It's an interesting question - if the Maccabees had not succeeded, would Judaism have survived as a separate religion? Would Christianity or Islam ever have come into being? I sometimes think about historical nexus points, where a single event would have led to a significant change in the future. (For a much more obscure example - what if King Sennacherib had succeeded in his siege of Jerusalem in 701 B.C.E.? It's possible that the kingdom of Judah would have been dissolved into the Assyrian empire, as the northern kingdom of Israel had been - in which case there would have been no Bible and no Judaism either).

Khaye, the Daughter of Yiftach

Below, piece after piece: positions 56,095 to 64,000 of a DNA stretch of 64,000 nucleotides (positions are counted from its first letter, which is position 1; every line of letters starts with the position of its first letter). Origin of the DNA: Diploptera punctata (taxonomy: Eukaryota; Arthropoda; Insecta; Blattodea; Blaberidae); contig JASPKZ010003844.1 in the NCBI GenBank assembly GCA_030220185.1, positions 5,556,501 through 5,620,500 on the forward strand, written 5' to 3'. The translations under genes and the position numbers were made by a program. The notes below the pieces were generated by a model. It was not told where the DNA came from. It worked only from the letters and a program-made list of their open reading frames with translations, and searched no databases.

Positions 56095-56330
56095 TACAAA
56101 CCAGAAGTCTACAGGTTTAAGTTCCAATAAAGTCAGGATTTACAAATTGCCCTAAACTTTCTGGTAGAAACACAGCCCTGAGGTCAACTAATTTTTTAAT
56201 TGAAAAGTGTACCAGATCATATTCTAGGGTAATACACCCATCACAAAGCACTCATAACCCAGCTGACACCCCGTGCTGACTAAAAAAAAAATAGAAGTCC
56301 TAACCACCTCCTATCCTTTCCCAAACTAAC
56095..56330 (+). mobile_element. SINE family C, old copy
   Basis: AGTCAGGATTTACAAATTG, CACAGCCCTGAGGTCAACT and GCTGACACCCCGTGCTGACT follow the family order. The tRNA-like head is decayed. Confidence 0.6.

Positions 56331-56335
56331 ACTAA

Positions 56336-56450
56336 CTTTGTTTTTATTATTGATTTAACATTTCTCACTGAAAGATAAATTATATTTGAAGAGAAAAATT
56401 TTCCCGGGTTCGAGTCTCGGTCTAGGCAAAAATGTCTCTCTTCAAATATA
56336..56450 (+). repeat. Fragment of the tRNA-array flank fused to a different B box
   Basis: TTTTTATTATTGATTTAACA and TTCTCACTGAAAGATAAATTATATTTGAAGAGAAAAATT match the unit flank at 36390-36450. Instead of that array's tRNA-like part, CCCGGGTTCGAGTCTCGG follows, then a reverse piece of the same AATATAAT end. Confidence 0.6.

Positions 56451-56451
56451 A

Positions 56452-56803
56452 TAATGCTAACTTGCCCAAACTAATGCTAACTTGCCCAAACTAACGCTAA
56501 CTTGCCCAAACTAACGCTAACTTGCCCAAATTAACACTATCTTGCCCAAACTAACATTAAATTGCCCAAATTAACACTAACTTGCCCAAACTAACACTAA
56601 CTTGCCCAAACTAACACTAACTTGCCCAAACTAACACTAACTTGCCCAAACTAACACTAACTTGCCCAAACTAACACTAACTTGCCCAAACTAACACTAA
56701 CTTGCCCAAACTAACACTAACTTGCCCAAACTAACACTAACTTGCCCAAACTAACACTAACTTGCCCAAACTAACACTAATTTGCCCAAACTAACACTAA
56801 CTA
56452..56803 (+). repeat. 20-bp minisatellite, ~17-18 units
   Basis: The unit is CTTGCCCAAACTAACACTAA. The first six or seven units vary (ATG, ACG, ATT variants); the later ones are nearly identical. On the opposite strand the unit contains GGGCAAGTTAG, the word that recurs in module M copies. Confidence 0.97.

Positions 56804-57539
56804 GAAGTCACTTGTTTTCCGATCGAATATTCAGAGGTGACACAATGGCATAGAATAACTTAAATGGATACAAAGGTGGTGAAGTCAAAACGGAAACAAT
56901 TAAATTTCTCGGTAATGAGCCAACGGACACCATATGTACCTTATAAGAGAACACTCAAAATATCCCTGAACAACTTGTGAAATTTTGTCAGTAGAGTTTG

I'm in the midst of grading final exams for my Hebrew Scriptures course, and one of the questions that I set the students was an analysis of the story of Yiftach and his daughter, one of the most troubling stories in the Bible, in Judges 11. Yiftach makes a vow to sacrifice the first thing that comes out of his house if he is victorious in his battle against the Ammonites. He is victorious, and when he comes home, his daughter, who is his only child, runs out dancing with timbrels to greet him. It is she whom he must sacrifice. He does not retract his vow, and the implication at the end of the story is that he sacrificed her, after she spent two months in the hills mourning her virginity with her friends.